When we think about the future of transportation, we have to look at both definitions. A sustainable system (using the secondary definition) must also satisfy the primary definition of “capable of being sustained” or the system will crumble upon itself. So, as the market transitions to whatever transportation system it ultimately adopts, that transition must be done in such a way that the institutions responsible for the evolution (and here I am primarily referring to consumers, who will make the ultimate decision) benefit economically, functionally and emotionally.

So with that backdrop, where are we starting from?

You got some kinda hold on me
You’re all wrapped up in mystery
So wild so free and far from me
You’re all I want, my fantasy

A Photo of 2019

First, total LDV sales are down about 1.8% compared to same time in 2018. This has led some to express fear that the market might be cooling off and the U.S. might fall below 17 million new units sold this year for the first time since 2014. What implications this might have on the overall market and the transition to a more efficient fleet are topics of interest. But for now, let’s look at what American consumers are buying and how that might be contributing to the evolution of the market.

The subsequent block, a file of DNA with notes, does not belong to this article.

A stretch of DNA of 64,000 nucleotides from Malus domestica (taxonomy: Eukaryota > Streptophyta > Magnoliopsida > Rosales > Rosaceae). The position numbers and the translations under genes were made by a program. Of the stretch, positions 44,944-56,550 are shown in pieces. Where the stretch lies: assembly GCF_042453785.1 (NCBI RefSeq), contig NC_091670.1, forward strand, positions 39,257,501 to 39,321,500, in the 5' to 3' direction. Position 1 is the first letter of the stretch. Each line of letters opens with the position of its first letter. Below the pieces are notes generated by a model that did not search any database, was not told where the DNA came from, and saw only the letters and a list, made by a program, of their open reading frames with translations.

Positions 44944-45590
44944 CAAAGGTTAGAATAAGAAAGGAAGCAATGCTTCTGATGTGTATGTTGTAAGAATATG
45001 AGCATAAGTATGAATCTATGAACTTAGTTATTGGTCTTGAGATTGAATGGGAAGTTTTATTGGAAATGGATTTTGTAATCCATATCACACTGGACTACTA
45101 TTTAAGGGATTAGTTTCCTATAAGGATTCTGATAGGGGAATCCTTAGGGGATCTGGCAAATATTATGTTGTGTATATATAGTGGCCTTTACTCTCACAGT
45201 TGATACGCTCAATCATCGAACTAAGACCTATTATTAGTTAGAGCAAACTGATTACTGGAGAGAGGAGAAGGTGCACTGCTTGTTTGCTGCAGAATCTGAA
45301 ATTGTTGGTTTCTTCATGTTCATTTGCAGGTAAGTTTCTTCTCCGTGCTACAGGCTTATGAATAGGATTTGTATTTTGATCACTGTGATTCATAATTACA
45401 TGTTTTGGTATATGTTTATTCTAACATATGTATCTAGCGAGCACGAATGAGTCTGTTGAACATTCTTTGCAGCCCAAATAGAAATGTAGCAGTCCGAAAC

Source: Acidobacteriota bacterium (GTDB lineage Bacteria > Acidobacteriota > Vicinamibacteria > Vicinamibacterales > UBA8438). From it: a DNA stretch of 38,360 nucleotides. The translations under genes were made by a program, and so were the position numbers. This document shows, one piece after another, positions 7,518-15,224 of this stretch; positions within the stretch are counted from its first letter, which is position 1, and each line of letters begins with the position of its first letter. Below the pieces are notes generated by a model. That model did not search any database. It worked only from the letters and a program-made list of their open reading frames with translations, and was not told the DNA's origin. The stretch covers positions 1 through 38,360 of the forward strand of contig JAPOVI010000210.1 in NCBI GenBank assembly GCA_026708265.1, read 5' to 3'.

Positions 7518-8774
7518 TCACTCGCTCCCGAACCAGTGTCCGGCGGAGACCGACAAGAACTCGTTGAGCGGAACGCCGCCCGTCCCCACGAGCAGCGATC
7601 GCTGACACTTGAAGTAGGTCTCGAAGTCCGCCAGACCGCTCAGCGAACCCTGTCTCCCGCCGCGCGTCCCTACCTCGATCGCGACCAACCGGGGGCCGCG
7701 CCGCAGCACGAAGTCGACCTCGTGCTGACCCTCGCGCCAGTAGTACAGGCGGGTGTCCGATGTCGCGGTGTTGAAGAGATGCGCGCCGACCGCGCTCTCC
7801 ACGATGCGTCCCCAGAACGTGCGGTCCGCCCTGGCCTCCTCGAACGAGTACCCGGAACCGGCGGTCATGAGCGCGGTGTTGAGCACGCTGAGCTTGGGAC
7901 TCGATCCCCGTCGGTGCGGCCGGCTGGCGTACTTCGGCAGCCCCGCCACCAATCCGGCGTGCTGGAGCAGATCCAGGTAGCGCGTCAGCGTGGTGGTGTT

As a general overview, gasoline-powered vehicles continue to dominate the market with more than 92% of sales, although this was down slightly from 2018. And the cross-over utility vehicle (CUV) market further expanded its controlling share of the pie primarily at the expense of the car market.



The winning powertrains in terms of percent growth over last year are electric vehicles (EVs), hybrids and diesel-powered vehicles. Sales for all were up compared to last year, whereas gasoline and plug-in hybrids recorded drops in sales. Below are some observations from the data:


  • Diesel
    Despite the backlash against diesel in Europe and the announcement by some manufacturers of their decision to leave the LDV diesel market in the US, LDV diesel sales were up 6.5%. This market is dominated by light trucks (including vans and SUVs), which occupy the top 17 spots before a car enters the rankings.  The Ford F150 and Ram1500 lead the pack in the top two spots and combined for 56.5% of all LDV diesel sales.  The BMW X5 and the Jeep Grand Cherokee were the only SUVs in the top 20 of diesel vehicles sold and the BMW 3 Series was the only car to break into the top 20.